Fruit & Nut Research and Information Center
Fruit & Nut Research and Information Center
Fruit & Nut Research and Information Center
University of California
Fruit & Nut Research and Information Center

Almond Hull-Split Model Development

About Hull-Split Prediction | Model Development | GO TO THE MODEL | References

Typically, warm springs accelerate fruit development. The period from full bloom (FB) to fruit maturity for individual cultivars of peach, nectarine, plum, and prune is influenced by daily temperatures between the start of FB and 30 days after FB (DAFB) (Marra et al., 2002).  As with these related species, early fruit development in almond is also quite sensitive to spring air temperature.

In almond, the date of “hull-split” (HS) signals the beginning of fruit maturity. A goal of the 8-year study was to examine the correlation between the length of the period between FB and HS in almond and temperature accumulation after the start of FB, and thus, base the model on the collection and analysis of this type of data.

Data analyses indicated that the length of the period from FB to HS was negatively correlated with the accumulation of Growing Degree Days between FB and 90 DAFB (GDD90). Calculations of GDD90 were based on the single sine method (Zalom et al., 1983). Results of the 8-year study indicate that temperatures in the first 90 DAFB are a primary factor influencing the time of nut maturity in almond cultivars in California. This is in contrast to previous studies with peach, nectarine and plum, which indicated a strong relationship between fruit development and Growing Degree Hours in the first 30 days after full bloom (GDH30) (Ben Mimoun and DeJong, 1999; DeBuse, et al., in press).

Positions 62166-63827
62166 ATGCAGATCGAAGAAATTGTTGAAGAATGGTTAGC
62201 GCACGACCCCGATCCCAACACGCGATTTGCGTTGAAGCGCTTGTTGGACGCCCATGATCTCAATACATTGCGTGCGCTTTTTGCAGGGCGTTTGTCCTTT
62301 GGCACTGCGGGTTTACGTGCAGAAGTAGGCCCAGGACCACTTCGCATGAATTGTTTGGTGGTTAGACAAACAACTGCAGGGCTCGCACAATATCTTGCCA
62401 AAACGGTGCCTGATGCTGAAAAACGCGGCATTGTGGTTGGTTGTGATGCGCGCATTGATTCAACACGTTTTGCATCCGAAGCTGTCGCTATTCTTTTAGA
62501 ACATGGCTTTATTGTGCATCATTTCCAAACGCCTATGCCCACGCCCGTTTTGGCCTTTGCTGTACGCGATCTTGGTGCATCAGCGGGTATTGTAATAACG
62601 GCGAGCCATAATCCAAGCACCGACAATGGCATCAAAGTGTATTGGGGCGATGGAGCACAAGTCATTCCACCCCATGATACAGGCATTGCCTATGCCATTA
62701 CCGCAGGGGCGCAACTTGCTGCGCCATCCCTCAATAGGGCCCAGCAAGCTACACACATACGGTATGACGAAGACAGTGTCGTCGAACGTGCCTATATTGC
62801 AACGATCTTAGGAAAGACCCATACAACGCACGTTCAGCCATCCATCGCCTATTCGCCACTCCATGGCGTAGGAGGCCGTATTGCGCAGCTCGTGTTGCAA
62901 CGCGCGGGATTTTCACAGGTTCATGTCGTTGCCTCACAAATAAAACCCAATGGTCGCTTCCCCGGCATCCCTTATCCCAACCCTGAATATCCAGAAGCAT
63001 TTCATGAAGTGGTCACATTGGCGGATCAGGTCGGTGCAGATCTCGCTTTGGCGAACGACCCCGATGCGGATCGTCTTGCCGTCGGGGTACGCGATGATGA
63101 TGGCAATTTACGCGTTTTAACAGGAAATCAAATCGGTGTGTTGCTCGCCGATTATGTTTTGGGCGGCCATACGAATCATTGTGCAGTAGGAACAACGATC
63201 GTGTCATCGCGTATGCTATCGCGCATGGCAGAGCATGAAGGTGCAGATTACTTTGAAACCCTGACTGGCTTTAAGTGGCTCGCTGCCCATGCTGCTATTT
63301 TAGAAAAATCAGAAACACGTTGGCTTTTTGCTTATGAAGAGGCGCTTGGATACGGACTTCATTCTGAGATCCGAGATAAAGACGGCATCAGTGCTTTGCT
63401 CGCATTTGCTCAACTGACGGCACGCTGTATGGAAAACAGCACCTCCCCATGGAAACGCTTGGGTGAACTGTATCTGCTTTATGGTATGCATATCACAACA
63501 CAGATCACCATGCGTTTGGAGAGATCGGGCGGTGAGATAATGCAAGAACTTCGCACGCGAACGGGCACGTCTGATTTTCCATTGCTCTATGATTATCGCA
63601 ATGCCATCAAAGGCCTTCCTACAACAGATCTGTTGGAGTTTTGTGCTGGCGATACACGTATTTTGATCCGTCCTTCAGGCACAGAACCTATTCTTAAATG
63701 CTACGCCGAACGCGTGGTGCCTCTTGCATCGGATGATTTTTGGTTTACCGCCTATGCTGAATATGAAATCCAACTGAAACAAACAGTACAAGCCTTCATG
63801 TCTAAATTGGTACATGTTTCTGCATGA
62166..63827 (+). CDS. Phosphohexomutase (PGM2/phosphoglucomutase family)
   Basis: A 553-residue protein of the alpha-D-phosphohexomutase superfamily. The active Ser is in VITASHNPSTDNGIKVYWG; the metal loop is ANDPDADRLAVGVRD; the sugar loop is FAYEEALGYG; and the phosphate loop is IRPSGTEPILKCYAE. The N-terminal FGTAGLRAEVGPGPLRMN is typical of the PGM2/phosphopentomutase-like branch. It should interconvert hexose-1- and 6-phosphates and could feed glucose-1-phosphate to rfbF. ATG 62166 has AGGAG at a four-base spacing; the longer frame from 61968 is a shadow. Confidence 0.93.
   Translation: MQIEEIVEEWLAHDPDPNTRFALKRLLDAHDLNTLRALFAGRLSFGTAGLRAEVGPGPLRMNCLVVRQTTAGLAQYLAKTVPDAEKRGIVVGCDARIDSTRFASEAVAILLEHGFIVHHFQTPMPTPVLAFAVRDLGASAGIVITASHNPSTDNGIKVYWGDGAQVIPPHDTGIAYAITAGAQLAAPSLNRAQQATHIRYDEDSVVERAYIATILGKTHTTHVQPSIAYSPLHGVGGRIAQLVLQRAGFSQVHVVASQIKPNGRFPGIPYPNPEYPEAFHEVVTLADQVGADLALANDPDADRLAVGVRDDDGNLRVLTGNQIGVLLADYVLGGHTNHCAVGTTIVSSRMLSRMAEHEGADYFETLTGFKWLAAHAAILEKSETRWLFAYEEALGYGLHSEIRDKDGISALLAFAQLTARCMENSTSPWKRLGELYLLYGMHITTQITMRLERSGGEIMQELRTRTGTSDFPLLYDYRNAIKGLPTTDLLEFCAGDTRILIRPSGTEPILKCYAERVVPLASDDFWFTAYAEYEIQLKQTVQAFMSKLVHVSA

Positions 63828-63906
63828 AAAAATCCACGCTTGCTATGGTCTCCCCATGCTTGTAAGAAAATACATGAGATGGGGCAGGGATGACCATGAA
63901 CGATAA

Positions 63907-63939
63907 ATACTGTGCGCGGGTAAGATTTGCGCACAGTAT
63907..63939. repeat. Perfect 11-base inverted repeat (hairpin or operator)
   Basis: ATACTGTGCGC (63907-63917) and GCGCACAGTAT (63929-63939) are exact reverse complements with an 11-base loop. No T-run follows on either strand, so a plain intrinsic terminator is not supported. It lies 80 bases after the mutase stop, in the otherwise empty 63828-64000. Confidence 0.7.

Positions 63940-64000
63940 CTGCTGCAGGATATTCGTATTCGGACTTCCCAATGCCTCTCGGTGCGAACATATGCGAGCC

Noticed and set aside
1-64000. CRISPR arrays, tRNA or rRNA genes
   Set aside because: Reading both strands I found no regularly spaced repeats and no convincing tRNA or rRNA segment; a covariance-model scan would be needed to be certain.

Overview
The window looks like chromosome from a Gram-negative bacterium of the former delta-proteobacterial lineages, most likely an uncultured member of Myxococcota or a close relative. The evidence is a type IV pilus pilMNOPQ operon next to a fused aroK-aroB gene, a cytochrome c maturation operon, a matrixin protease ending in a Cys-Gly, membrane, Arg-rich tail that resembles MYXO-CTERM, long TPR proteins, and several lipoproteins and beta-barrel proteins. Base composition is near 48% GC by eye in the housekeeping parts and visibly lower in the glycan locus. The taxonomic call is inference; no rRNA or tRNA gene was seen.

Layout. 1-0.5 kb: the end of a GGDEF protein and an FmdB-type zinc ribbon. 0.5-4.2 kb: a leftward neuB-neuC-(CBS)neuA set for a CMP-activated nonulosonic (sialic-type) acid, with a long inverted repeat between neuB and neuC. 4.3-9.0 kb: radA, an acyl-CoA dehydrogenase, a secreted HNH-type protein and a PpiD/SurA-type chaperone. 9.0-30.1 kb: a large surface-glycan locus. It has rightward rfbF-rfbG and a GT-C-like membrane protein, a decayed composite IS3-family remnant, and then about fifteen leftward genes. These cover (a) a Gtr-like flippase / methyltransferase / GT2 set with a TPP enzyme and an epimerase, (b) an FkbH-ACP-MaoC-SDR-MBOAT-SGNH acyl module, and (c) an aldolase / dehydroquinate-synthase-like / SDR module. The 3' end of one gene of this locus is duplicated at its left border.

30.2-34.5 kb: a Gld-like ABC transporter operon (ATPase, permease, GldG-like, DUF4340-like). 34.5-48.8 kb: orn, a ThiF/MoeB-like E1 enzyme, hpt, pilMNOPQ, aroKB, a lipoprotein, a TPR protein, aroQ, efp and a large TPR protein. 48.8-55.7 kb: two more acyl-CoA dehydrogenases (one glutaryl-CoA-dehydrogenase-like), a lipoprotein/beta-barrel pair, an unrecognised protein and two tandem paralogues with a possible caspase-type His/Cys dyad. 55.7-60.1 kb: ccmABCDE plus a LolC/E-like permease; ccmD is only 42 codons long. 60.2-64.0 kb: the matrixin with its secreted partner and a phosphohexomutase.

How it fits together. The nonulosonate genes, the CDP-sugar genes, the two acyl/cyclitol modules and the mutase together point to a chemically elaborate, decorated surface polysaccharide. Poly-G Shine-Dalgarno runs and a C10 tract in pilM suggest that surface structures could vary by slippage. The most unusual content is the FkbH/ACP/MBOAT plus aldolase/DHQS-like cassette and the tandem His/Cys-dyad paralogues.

Data on 28 California almond cultivars were evaluated in the study, but the predictive model is currently applicable to these 12 important cultivars: 'Nonpareil', 'Sonora', 'Price', 'Ruby', 'Wood Colony', 'Padre', 'Butte', 'Aldrich', 'Winters', 'Monterey', 'Mission' and 'Carmel'. The relationship between DAFB to 1% HS and GDD90 for each of these 12 cultivars is shown in the figures below. For the full study, including regression statistics, see Tombesi, et al., 2010.


Almond Hullsplit Model Cultivars 1-6

Figure 1a. The relationships between the number of days after full bloom (DAFB) to 1% hull-split and the accumulated Growing Degree Days between full bloom and 90 DAFB (GDD90) for six "early" almond cultivars grown at 3 orchard sites in California over 8 years.

Almond Hullsplit Model Cultivars 7-12

Figure 1b. The relationships between the number of days after full bloom (DAFB) to 1% hull-split and the accumulated Growing Degree Days between full bloom and 90 DAFB (GDD90) for six "late" almond cultivars grown at 3 orchard sites in California over 8 years.

Page Last Updated: December 1, 2011
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